The impact of non-fatal workplace injuries and illnesses on mortality

Source: Leslie I. Boden, Paul K. O’Leary, Katie M. Applebaum and Yorghos Tripodis, American Journal of Industrial Medicine, Volume 59 Issue 12, December 2016
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From the abstract:
Background: Little research has examined the relationship between non-fatal workplace injuries and illnesses, and long-term mortality.

Methods: We linked non-fatal injury cases reported to the New Mexico workers’ compensation system for 1994–2000 with Social Security Administration data on individual earnings and mortality through 2014. We then derived sex-specific Kaplan–Meier curves to show time to death for workers with lost-time injuries (n = 36,377) and comparison workers (n = 70,951). We fit multivariable Cox survival models to estimate the hazard ratio separately for male and female workers with lost-time injuries.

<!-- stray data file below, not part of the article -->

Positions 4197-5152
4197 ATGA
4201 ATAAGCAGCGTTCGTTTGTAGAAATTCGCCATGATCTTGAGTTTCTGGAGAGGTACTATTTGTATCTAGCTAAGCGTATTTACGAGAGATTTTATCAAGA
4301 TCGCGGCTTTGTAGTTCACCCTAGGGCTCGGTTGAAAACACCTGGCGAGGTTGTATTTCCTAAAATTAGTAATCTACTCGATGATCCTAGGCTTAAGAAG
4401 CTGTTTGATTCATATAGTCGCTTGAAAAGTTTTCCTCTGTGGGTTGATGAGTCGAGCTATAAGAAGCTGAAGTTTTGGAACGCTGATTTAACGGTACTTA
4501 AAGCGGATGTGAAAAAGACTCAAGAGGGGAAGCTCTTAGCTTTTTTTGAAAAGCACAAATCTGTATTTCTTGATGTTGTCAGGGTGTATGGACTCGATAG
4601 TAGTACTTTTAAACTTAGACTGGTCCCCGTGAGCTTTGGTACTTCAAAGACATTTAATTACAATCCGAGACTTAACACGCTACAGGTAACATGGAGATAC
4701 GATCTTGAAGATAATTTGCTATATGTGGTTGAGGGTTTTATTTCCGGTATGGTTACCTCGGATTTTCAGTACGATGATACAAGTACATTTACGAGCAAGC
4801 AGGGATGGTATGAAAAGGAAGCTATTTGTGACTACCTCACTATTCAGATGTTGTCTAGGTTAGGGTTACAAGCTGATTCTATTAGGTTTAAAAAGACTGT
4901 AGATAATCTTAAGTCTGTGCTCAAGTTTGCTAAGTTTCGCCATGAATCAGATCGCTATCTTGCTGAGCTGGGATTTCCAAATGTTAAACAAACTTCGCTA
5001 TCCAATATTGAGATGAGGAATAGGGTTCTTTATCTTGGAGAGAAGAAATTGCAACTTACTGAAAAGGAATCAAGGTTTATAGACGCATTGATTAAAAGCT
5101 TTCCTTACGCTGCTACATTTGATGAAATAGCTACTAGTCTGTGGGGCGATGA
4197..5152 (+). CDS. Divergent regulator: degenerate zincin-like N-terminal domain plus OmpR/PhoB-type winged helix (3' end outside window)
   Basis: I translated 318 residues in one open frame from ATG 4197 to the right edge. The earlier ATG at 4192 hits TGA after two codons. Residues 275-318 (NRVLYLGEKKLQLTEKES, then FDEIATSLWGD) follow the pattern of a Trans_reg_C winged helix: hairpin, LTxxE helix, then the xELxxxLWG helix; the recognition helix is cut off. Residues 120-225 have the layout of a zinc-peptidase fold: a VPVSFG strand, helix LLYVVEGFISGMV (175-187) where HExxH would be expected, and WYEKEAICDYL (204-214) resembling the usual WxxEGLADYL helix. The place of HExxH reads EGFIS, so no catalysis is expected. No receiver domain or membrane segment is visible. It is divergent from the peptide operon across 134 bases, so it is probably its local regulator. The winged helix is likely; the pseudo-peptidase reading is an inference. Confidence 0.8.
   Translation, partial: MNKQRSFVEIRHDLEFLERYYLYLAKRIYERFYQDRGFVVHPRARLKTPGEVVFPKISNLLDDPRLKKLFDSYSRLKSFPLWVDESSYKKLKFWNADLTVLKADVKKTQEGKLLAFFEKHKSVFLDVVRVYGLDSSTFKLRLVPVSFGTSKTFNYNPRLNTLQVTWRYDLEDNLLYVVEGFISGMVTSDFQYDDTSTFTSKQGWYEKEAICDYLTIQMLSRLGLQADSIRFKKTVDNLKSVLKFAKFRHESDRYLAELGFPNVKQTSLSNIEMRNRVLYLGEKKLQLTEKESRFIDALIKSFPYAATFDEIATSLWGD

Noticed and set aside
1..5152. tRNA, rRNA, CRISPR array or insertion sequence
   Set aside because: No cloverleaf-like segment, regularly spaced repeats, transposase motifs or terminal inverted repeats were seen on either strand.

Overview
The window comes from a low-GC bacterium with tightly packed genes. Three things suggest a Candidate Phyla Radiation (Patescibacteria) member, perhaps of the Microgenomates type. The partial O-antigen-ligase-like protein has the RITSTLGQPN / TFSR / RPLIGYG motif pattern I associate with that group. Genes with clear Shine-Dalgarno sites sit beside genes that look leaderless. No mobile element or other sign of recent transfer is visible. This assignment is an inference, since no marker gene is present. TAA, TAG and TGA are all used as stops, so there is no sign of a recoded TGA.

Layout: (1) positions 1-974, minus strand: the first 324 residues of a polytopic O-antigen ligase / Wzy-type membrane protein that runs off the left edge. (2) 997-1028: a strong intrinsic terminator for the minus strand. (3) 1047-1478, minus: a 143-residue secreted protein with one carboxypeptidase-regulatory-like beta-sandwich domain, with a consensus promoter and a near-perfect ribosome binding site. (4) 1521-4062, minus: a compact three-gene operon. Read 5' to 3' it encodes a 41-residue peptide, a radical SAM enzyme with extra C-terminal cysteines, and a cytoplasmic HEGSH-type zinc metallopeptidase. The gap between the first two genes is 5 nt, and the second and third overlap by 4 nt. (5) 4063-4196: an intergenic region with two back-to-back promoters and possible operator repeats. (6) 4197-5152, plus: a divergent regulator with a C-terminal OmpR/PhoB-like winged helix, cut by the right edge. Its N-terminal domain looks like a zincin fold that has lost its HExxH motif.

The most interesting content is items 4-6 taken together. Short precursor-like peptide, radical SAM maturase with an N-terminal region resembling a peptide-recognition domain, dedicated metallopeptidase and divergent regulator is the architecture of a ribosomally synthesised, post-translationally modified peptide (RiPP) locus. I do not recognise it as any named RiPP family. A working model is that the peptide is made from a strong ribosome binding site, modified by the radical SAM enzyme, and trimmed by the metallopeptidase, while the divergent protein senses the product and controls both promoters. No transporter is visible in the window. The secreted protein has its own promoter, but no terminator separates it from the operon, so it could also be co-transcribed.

Results: The estimated hazard ratio for lost-time injuries is 1.24 for women and 1.21 for men. Ninety-five percent confidence intervals were 1.15, 1.35 and 1.15, 1.27, respectively.

Conclusion: Lost-time occupational injuries are associated with a substantially elevated mortality hazard. This implies an important formerly unmeasured cost of these injuries and a further reason to focus on preventing them.